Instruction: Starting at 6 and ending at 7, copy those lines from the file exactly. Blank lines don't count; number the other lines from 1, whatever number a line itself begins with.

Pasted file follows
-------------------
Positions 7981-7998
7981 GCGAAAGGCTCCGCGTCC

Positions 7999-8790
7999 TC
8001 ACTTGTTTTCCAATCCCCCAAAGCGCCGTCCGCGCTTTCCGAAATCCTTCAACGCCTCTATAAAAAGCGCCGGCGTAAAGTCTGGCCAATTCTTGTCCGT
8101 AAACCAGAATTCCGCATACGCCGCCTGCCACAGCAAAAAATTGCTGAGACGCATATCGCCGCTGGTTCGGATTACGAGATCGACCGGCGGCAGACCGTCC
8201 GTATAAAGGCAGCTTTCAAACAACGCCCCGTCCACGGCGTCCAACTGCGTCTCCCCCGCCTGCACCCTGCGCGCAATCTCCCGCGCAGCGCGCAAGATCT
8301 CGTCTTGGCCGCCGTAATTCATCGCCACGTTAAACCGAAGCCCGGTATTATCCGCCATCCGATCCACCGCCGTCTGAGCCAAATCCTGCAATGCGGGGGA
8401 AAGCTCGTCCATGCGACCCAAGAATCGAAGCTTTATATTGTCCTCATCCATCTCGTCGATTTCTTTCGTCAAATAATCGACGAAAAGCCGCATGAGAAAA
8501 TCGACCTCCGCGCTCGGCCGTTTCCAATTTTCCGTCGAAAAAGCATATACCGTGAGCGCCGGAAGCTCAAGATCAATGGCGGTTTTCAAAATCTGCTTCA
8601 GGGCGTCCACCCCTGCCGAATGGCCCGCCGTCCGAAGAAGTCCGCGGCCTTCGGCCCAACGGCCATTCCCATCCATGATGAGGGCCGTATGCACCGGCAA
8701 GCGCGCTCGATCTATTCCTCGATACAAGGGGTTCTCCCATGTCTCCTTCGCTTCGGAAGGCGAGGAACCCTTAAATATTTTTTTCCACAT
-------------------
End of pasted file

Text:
8101 AAACCAGAATTCCGCATACGCCGCCTGCCACAGCAAAAAATTGCTGAGACGCATATCGCCGCTGGTTCGGATTACGAGATCGACCGGCGGCAGACCGTCC
8201 GTATAAAGGCAGCTTTCAAACAACGCCCCGTCCACGGCGTCCAACTGCGTCTCCCCCGCCTGCACCCTGCGCGCAATCTCCCGCGCAGCGCGCAAGATCT